As you can see from the picture above -- a very nice NBC-provided image that is NOT an exclusive -- the new "Rosemary's Baby" has been moved from New York City to Paris and the picture is presumably meant to make us sympathize with Patrick J. Adams' character, because we also would make some very dark pacts to get a Parisian flat with that unobstructed view of the Eiffel Tower.
In addition to Adams and Saldana, "Rosemary's Baby" stars Jason Isaacs and Carole Bouquet. The teleplay comes from Scott Abbott and James Wong, with "Europa, Europa" and "Treme" veteran Agnieszka Holland.
"Rosemary's Baby" will air its first two hours on Sunday, May 11 and the story will conclude on Thursday, May 15.
You'll note that in our exclusive gallery image (below), Saldana is wearing that same sleeveless red number. Credit to costume designer Pierre-Yves Gayraud and costume supervisor Catherine Boisgontier for the snazzy dress.
Happy Tuesday, Boys & Girls. No video show this week, so it's time for another installment of The Firewall & Iceberg Podcast.
There's lots to cover this week, including the series premiere of "Playing House," the return of "24" and "Louie" and the finale for "Parks and Recreation."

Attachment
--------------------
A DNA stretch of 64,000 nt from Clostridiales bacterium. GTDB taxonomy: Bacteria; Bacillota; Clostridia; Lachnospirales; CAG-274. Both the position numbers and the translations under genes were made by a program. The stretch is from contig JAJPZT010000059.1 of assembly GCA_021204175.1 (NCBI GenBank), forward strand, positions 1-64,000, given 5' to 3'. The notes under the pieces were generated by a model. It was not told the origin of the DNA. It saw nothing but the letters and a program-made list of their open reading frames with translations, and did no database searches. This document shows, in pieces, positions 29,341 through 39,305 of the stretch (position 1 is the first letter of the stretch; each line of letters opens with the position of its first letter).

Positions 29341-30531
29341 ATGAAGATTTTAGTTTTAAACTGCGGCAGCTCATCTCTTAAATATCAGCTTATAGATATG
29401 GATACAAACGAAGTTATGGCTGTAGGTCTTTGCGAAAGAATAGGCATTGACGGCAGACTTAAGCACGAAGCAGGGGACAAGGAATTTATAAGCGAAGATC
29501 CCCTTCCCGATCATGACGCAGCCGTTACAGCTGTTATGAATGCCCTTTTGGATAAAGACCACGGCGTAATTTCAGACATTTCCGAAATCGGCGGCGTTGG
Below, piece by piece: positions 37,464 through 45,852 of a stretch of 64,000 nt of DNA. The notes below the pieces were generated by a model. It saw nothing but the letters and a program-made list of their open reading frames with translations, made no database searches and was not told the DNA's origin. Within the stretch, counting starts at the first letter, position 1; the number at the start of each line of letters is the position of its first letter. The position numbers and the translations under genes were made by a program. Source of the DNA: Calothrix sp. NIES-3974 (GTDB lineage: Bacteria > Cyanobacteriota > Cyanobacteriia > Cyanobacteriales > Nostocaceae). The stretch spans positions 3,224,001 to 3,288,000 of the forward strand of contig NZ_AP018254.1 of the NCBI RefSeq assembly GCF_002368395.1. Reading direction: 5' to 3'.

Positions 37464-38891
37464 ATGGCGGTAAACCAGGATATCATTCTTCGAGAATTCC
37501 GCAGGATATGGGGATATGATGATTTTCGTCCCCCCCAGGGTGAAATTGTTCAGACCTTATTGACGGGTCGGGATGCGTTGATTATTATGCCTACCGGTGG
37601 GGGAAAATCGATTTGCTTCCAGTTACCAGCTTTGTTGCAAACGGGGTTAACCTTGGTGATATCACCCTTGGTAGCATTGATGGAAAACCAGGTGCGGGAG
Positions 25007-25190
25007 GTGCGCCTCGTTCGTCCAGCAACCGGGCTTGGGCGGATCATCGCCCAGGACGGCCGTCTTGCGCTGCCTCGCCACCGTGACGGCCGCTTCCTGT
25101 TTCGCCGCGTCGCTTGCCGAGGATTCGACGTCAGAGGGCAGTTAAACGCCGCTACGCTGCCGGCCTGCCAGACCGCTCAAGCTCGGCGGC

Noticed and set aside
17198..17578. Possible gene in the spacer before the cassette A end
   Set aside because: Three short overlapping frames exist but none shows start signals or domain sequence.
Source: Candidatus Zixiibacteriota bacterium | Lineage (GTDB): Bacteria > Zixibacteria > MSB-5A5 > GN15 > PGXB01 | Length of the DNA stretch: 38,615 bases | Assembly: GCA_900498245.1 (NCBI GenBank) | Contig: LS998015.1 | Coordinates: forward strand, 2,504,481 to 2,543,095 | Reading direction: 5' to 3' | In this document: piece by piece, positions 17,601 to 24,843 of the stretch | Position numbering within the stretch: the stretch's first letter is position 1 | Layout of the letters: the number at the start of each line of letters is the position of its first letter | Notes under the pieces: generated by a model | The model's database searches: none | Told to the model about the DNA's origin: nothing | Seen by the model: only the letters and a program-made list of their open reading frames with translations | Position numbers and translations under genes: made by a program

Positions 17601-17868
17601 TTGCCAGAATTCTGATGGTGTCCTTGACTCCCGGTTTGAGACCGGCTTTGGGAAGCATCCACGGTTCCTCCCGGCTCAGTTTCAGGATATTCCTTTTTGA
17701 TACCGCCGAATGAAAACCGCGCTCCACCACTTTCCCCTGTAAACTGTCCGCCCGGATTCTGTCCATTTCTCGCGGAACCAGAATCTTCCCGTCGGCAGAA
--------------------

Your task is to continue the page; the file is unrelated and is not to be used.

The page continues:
We also, of course, chatter about this Sunday's "Mad Men." It's what we do.
Here's today's breakdown:
"Playing House" (00:01:25 - 00:09:20)
"24: Live Another Day" (00:09:25 - 00:27:10)
"Louie" (00:27:15 - 00:34:05)
"Last Week Tonight with John Oliver" (00:34:10 - 00:41:45)
"Parks and Recreation" finale (00:41:45 - 00:58:55)
"Mad Men" (00:59:00 - 01:23:40)
As always, you can subscribe to The Firewall & Iceberg Podcast over at the iTunes Store, where you can also rate us and comment on us. [Or you can always follow our RSS Feed or subscribe on IHeartRadio.]
And as always, feel free to e-mail us questions for the podcast.
A&E has given a 10-episode series order to "The Returned" which, unlike ABC's "Resurrection," actually is a remake of the critically adored French zombie drama "Les Revenants."
"Lost" veteran Carlton Cuse wrote the pilot script for "The Returned" and he will executive produce the series with "True Blood" veteran Raelle Tucker.